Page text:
WARNING - If your state machine input contains PII or other sensitive information, please be cautious when using input from prior runs.

Export and Replace the Definition

Use the export functionality from the AWS console to get your new definition file. Run the script just like we did before to parameterize the definition file and create the SAM definition.

You can then replace both pieces in your repository with the newly generated components. If there were any manual changes on the original, you would need to make those changes again or update the script to reflect the changes you made.

Now when you create a pull request, hopefully the diff will only show the json for the updated and new states. This makes it a much more manageable task.

Other Considerations

There’s a thought going around that Step Functions are too expensive to use in production. Well, it depends on how you’re using it. I did some research on cost and performance of Lambda vs Step Functions and the results are surprising.

When it comes to express workflows, the cost is negligible. Often times the cost is lower because Step Functions execute faster than Lambda when using direct SDK integrations.

With standard workflows, price is per state transition. If you have large workflows that run millions of times a month, yes it will be expensive. But consider the tradeoff. Instead of managing giant Lambda functions or container images to orchestrate tasks, you can navigate to the Step Functions console to walk through exactly what happened in a complex action.

Total cost of ownership (TCO) comes into play when talking about enterprise production software and maintaining it over the life of your application. Being able to jump straight to issues instead of spending hours trying to debug is invaluable.

On another note, Step Functions are not a silver bullet. They don’t solve all your problems. Sometimes a Lambda function fits better in a given scenario. For example, if you have only one or two actions you need to perform in a given task, that might be a better use case for a Lambda function.

When I am building something, my general rule of thumb is if there are three or more SDK calls, move it to Step Functions. It results in a better, more reliable product long term.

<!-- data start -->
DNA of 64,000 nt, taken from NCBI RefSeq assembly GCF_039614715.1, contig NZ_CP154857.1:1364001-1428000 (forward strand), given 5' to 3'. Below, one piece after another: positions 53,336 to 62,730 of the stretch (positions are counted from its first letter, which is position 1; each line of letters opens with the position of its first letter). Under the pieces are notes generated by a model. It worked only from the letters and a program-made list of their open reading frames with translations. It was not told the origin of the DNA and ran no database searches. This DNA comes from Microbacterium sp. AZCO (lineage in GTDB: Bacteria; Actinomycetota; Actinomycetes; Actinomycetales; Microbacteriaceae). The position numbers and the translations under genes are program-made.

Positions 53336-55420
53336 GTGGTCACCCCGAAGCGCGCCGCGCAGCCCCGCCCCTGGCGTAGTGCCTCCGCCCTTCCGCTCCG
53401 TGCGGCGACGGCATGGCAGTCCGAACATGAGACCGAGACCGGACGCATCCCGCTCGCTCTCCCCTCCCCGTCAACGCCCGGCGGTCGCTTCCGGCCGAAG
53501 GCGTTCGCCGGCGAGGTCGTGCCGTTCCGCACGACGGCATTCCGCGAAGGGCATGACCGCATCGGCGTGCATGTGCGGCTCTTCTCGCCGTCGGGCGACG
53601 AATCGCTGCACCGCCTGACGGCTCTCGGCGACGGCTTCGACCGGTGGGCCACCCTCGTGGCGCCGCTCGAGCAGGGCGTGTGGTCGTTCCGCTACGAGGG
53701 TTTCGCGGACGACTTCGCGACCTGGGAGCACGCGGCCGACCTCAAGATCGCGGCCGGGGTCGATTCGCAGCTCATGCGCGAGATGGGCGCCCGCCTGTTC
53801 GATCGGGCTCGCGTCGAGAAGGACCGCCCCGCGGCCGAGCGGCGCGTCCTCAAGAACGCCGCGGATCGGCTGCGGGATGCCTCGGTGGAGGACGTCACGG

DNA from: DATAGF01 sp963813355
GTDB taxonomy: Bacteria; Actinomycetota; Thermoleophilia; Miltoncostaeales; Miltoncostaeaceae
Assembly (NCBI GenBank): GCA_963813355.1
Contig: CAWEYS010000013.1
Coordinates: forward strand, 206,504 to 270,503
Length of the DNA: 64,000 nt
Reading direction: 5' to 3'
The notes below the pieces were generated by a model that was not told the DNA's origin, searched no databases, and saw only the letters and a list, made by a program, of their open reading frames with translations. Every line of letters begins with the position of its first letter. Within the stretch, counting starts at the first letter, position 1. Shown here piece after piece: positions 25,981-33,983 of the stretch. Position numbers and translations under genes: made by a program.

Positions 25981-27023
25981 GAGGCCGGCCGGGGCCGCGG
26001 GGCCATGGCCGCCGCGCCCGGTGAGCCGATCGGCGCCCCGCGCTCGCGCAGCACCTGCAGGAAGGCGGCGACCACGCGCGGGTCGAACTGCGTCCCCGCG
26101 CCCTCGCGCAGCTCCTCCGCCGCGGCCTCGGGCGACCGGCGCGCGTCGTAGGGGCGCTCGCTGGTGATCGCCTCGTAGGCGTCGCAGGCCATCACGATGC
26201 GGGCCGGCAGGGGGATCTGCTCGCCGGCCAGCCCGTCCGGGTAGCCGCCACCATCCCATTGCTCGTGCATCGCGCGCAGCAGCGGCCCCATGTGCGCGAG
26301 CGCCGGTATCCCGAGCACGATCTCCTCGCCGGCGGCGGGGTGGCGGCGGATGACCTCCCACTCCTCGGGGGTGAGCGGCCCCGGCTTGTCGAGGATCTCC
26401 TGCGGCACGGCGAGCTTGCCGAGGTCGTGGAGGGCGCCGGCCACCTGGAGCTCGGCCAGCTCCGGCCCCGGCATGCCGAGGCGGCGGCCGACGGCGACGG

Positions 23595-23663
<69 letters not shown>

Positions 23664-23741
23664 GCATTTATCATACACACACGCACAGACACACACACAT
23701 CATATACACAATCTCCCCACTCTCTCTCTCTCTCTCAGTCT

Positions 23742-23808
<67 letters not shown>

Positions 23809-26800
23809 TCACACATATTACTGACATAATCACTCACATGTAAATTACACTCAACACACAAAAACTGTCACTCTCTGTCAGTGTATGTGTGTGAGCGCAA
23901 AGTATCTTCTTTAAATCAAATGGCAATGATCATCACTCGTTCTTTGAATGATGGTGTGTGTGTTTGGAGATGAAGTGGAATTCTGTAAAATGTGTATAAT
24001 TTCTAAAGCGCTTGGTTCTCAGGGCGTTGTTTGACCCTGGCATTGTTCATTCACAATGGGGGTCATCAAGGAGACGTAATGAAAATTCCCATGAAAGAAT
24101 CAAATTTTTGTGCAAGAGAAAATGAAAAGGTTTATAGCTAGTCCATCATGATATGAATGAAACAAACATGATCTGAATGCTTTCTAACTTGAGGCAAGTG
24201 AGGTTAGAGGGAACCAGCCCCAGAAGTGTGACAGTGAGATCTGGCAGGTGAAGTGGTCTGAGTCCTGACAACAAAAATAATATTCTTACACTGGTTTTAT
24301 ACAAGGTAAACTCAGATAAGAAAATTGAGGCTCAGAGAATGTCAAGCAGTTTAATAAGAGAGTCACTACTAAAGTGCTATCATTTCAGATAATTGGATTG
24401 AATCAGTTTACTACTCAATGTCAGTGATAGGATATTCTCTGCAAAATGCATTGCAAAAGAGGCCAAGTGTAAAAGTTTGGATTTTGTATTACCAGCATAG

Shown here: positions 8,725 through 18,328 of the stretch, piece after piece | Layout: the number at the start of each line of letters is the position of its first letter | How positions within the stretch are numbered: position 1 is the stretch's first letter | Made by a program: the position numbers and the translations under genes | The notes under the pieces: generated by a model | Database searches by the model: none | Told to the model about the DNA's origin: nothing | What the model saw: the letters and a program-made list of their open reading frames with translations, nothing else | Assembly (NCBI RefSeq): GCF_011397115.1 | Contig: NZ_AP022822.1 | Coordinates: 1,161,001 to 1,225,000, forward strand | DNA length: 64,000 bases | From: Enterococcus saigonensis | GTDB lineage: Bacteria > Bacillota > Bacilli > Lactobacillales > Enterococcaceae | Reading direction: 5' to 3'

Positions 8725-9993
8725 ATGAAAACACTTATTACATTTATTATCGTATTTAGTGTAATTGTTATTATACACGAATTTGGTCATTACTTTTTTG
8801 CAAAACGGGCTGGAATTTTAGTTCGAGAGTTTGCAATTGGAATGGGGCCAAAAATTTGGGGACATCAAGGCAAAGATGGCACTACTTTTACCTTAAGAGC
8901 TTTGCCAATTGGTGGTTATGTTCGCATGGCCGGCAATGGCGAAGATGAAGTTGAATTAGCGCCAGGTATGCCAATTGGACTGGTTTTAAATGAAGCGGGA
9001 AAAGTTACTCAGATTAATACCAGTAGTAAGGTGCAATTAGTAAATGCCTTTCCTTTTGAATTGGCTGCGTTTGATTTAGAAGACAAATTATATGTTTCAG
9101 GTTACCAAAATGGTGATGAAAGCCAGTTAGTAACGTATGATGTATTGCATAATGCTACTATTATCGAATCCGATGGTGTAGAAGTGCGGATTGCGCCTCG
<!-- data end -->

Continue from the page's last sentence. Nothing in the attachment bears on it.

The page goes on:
I agree that the Step Functions service has a disjointed developer experience. However, we have workarounds and processes that make it a reasonable service to use in production.

Like all cloud services, Step Functions will continue to get better. They will continue to release better features and better integrated tools. This service takes an enormous amount of complexity and boils it down to an impressive level of abstraction. As the service team gets better acquainted with the problems that come up and the community delivers consistent feedback, things will continue to get better.

Don’t confuse complexity with unfamiliarity.

I see a lot of comments out there on the nightmare that is hooking up Step Functions with VTL. I agree, that’s not an easy task. But it’s a solved problem. It’s something you can find references on to become more comfortable with.

All this to say…. it takes practice. Give it a chance and you can find long term success. Don’t just talk about it, use it. That’s what I’ve done and it has quickly become my favorite AWS service.

Happy coding!

Allen Helton

About Allen

Allen is an AWS Serverless Hero passionate about educating others about the cloud, serverless, and APIs. He is the host of the Ready, Set, Cloud podcast and creator of this website. More about Allen.